Vice President Yemi Osinbajo has urged stakeholders, including government, parliamentarians and non-state actors, to be more effective and adopt holistic, strategic and coordinated approach in the fight against corruption.
Mr Osinbajo made the call at the 2019 African Union (AU) Anti-corruption Day organised by the Independent Corrupt Practices and Other Related Offences Commission (ICPC) in Abuja on Thursday.
Newsmen reports that the Day, commemorated on July 11 annually, is an Africa observance event to raise awareness in the fight against corruption.
The theme for this year’s celebration is “Towards a Common African position on Asset Recovery”.
Mr Osinbajo, who was represented by Solicitor-General of the Federation and Permanent Secretary, Federal Ministry Of Justice, Dayo Apata, said that the bane of corruption had given birth to unbridled loot of public funds and property.
“In reality, corruption undermines Africa’s security, generates huge economic damage and violates human rights.
“This gives a sense of urgency to the fight against corruption, as failure to address corruption inhabits sustainable long-term growth and undermines human development.
“The menace of corruption in African continent is endemic, as it negatively affects all aspect of people’s lives. And those who suffer most are the vulnerable, the down-trodden, the less privilege, the poor and the marginalised.
“In spite of commendable regulatory instruments and established different institutions to combat corruption in Africa, the ugly trend continues unabated.
“Through its diverse practices, funds allocated for the provision of vital public services such as roads, health clinics, good schools, among others, are diverted, mismanaged and stolen,” he said.
Osinbajo said that the third AU roundtable high level discussion would continue to pave way for the needed opportunity for cross fertilisations of ideas, knowledge exchange and sharing of best practices in checkmating the challenges militating against good governance.
He added that it would also help in the recovery of looted assets among the African States and around the world, thereby improving asset recovery and asset return.
He noted that tackling corruption head-long had been a top priority programme the present administration led by President Muhammadu Buhari since its inception in May 29, 2015.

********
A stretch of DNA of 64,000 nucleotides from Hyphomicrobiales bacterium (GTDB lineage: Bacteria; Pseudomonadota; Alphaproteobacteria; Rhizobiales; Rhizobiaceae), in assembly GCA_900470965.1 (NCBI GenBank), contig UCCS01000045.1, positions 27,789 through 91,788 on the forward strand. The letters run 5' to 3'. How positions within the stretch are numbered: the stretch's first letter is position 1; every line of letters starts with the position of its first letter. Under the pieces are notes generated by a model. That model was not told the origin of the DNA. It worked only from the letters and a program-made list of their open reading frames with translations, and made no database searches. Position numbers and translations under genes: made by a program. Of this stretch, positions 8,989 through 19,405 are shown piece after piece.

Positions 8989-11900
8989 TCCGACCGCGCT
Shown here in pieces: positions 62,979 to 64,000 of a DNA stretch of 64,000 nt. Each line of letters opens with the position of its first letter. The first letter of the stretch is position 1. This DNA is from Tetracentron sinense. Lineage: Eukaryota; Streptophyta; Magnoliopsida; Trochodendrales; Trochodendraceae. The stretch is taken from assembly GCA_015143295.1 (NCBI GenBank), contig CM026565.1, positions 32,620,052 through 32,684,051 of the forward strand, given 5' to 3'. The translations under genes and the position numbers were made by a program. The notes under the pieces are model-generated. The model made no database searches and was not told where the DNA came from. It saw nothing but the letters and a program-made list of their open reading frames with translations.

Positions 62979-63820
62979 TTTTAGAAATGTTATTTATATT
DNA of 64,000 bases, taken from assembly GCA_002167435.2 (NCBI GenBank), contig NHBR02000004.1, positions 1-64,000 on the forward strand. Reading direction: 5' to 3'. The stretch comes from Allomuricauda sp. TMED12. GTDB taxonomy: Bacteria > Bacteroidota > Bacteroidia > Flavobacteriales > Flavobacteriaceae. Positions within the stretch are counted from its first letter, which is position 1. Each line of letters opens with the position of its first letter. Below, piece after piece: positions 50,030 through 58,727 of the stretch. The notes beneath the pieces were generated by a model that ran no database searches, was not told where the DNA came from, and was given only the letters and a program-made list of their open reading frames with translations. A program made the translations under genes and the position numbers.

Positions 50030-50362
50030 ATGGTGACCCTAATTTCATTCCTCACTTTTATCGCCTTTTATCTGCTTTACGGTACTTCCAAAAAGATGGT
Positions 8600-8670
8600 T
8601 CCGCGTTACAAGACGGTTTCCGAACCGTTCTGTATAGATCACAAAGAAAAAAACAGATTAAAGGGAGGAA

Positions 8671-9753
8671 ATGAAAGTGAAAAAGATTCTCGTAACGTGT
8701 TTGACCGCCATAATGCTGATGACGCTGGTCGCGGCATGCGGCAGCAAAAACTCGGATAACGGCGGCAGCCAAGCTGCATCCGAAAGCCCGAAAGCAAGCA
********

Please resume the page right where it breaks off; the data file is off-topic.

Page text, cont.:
“As a result, there is in place no zero tolerance policy to corrupt practices and non-conforming conducts in public life and for ensuring integrity and ethical conducts in the task of governance.
“It is time for Africa to fight for all it has lost through bad leadership and mismanagement of public funds which is detrimental to its citizens,“ he said.
Mr Osinbajo assured the public of the continued commitments of government to give effect to all domestic laws, International and regional obligations in combating the scourge of corruption in Nigeria
The Chairman of ICPC, Bolaji Owasanoye, said that the anti-corruption day was intended to enable all 55 AU countries raise more awareness on corruption and propagate the supportive things people can do to fight it.
Mr Owasanoye, who was represented by a member of the commission, Obiora Igwedibia, noted that the anti-corruption day became imperative because of the negative impact of corruption on the continent’s economic development which could not be underestimated.
“The worst-hit victims of the crimes of corruption remain the vulnerable poor and the marginalised individuals.
“Indeed, the panel on illicit financial flows from Africa, chaired by former South African President, Thabo Mbeki, in 2015, put the amount of money leaving Africa through illicit flows at a staggering sum of 50 billion US dollars annually,” he said.
He explained that President Muhammadu Buhari also noted that it was more than three times the U.S. overseas development assistance to Africa.
“Sadly, the flow is now estimated at 90 billion U.S. dollars and it is still growing,” he said.
Mr Owasanoye said that efforts geared towards recovery of identified stolen wealth would be transformational for the continent, adding that millions of Africans suffering denial of basic social services and lack of infrastructures such as hospitals, schools, water and employment would receive succour as stolen assets are recovered.
“When you recover stolen wealth back to the original owners in a way that obviously makes the concealment of same difficult at all times, there is less controversy in corruption “Future perpetrators are also prevented, while the rich people that were ordinarily made poor by activities of thieves rejoice and bask in general prosperity,” he said.
In his remarks, the Chairman, Presidential Advisory Committee Against Corruption (PACAC), Itse Sagay, said that the major problem Nigeria had experienced with regards to recovery of assets was the extreme difficulty of persuading foreign countries to whose territory such looted funds had been transferred to return the funds to the victim state.
“Nigeria particularly has experienced this with regard the Abacha loots which are still located in various countries all over the world.
“The latest example is the funds identified as Abacha loot funds in the island of New Jersey which is determined to keep large proportion of looted funds before returning the balance to Nigeria,” he added.
He urged African leaders to come together to establish a common procedure for demanding the return of such funds from foreign countries.
“Such a standard once established will create a more conducive mindset in the receiving countries for the return of looted funds in their custody.
Newsmen report that the day was organised by ICPC in collaboration with PACAC, Centre for Democracy and Development (CDD) and Pan African Strategic and Policy Research Group (PANAFSTRAG).